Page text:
Tag Archives: heirloom

“Remember Me”–Heirloom Autograph Books

Some heirlooms really bring to life their owners and their time.  I am thrilled to have three autogaph books from the 1880s and 90s that belonged to my Great-Aunt Mary Emmeline “Maude” Stout (Bartlett) 1875-1963 and to my Grandmother Vera Stout (Anderson) 1881-1964.  Every page is precious, but I only have space to share a few pages with you.

Autograph books

Vera’s large and Maude’s smaller autograph books. That is NOT Maude’s photograph on the bottom left book.

Paging through the autograph books, I notice that my grandmother Vera’s is packed full, while the two by Aunt Maude have many blank pages.  Also, there are more boy’s signatures in my grandmother’s book.  This confirms my impression that grandma was always more sociable and probably more popular than her more serious sister.  The inscriptions in both range from religious in nature to silly verses.

My grandmother’s book seems to have been a Christmas gift in 1890 when she was nine years old. The first signatures in the book are from New Year’s Eve, 1890. The book is nine inches wide and six inches high. There are 34 pages in all, with signatures on both sides of all pages except the title page. The pages have become very brittle and edges are disintegrating.  Most pages are tan (presumably originally more white) but a few are pastel shades. While some pages seem as clear as the day they were written, some have faded considerably and are difficult to read.

The first entry is Vera’s invitation to her friends. She always had beautiful hand writing, but I am amazed that this was written by a nine-year-old.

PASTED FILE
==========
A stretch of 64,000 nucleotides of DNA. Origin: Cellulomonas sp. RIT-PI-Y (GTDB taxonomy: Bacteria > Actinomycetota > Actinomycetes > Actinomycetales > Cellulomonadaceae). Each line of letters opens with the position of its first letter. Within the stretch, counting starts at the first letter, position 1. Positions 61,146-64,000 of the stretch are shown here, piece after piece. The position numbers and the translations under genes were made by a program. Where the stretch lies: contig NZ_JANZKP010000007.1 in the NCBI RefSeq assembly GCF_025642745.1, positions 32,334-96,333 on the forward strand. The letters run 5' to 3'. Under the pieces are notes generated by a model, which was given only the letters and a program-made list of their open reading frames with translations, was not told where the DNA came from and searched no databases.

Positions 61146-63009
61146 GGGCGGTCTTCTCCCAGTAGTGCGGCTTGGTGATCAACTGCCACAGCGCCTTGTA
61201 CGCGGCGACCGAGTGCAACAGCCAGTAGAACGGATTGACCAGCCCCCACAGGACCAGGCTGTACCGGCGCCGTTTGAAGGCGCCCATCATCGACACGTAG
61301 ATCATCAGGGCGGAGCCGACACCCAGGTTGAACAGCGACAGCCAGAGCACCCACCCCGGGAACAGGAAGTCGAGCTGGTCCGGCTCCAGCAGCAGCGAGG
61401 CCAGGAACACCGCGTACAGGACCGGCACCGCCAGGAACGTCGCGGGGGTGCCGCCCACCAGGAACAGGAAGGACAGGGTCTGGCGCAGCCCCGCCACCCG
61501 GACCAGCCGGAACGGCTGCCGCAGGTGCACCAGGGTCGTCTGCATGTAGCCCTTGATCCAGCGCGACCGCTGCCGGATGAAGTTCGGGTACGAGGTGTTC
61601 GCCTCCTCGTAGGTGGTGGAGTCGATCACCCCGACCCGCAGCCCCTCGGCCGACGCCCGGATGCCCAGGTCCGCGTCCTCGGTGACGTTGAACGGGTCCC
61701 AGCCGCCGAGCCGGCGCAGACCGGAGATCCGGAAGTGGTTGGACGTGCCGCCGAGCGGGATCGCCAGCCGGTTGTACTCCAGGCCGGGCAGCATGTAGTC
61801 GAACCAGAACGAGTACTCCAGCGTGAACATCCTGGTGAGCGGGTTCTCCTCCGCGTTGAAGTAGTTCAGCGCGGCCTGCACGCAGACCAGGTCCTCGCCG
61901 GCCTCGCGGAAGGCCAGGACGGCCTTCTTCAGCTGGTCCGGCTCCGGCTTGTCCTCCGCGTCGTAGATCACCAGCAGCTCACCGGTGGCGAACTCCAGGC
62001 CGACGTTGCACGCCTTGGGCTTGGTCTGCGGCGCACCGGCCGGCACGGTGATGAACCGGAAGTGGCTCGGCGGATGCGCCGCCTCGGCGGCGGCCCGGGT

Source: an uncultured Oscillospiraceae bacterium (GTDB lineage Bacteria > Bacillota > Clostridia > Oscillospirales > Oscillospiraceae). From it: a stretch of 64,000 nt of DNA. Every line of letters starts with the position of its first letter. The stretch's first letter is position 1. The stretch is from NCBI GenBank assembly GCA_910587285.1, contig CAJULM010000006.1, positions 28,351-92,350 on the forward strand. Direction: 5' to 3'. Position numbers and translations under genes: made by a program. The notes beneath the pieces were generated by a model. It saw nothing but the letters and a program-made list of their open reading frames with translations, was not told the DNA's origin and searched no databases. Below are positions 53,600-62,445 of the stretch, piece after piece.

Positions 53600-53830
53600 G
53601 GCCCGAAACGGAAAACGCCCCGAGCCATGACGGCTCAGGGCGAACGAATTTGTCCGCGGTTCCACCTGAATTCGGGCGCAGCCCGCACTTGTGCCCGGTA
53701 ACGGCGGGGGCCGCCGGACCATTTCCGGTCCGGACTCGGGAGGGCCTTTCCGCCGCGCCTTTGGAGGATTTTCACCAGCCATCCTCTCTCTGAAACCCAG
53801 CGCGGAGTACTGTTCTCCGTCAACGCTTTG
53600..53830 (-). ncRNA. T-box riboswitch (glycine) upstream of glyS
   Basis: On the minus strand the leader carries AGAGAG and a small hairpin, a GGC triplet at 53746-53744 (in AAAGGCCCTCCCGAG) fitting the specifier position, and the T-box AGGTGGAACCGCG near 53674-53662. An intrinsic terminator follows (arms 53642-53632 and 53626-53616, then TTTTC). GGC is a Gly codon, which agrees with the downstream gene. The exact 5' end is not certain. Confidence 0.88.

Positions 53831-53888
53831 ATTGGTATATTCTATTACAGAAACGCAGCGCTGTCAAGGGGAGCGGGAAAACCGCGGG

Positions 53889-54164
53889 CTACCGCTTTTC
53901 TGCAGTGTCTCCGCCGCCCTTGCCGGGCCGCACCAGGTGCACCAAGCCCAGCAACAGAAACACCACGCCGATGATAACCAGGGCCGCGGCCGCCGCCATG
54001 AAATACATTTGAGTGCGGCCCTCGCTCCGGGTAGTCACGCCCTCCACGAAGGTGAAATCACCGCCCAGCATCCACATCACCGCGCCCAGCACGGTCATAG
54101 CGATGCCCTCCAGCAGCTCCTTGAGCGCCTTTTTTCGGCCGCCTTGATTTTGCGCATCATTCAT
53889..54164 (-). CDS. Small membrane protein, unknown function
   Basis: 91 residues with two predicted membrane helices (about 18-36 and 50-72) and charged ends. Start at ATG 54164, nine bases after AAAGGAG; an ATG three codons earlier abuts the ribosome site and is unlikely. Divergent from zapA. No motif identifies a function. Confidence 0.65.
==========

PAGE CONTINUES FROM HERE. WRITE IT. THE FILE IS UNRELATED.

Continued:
Vera's Autograph Book page one.

Invitation to sign my book, written by Vera Stout

To All

My Album open! Come and see!

What! Won’t you waste a line on me?

Write but a thought– a word or two

That Memory may reverse to you.

Note:  The words in italic are added in a different hand as though someone was improving her poem.

Some of the entries are very plain, but some are quite fancy. In this case, decorated by the friend, Carrie Wood, who wrote a plainer entry later in the book.

Autograph Book fancy page

Artwork by Vera’s friend, Carrie Wood, 1892

Carrie’s embellished words say

Feb. 16, 1892, Killbuck Ohio From your true friend (___?) Dear Vera Remember me in the days of thy youth. Strive and you will win Strive + Diligence leads to Victory. From your true friend and schoolmate. Carrie Wood

Some adults signed the book, too–church and school officials.  Here are signatures by two adults with more artwork.

Autograph book adult signature

Art work by the Superintendent, S. D. Lisle and wife 1891

Dear Vera:

“A man that can tell good advice from bad advice, does not need advice.”  Mrs. S. D. Lisle

To be content with little is already a step towards greatness.”  S. B. Lisle, Supt. Schools.  Killbuck, Ohio, Jan. 12, 1891.

For those not confident of their artistic talent, the book apparently came with stickers from which the signers could choose.

Autograph book with sticker

Autograph book page with sticker 1891

Killbuck, Ohio, Jan 10, 1891

Friend Vera, “Do good deeds And You will be rewarded.”  Your friend, Lillie Wilson.

Every autograph book has to have some of these silly sayings, and the same ones might have shown up in my own autograph book fifty years later.  Boys, particularly, did not want to say anything mushy or religious.

Autograph book silly verse

Charley Lowe, silly boy May 1892

Killbuck, Ohio, May 12, 1892. Vera.  Remember me when far away If only half awake, Remember me on your wedding day, and send me a piece of cake.  Charley Lowe. (Bottom corner; “Remember”)

Most precious to me in these autograph books are the signatures of Vera’s brother Will (William Morgan Stout) and her sister Maude and other relative and friends I know.

Unfortunately, Will’s page has faded very badly, but I am delighted to say that he signed as “Bro” which is the way that my brother signs notes to me as well.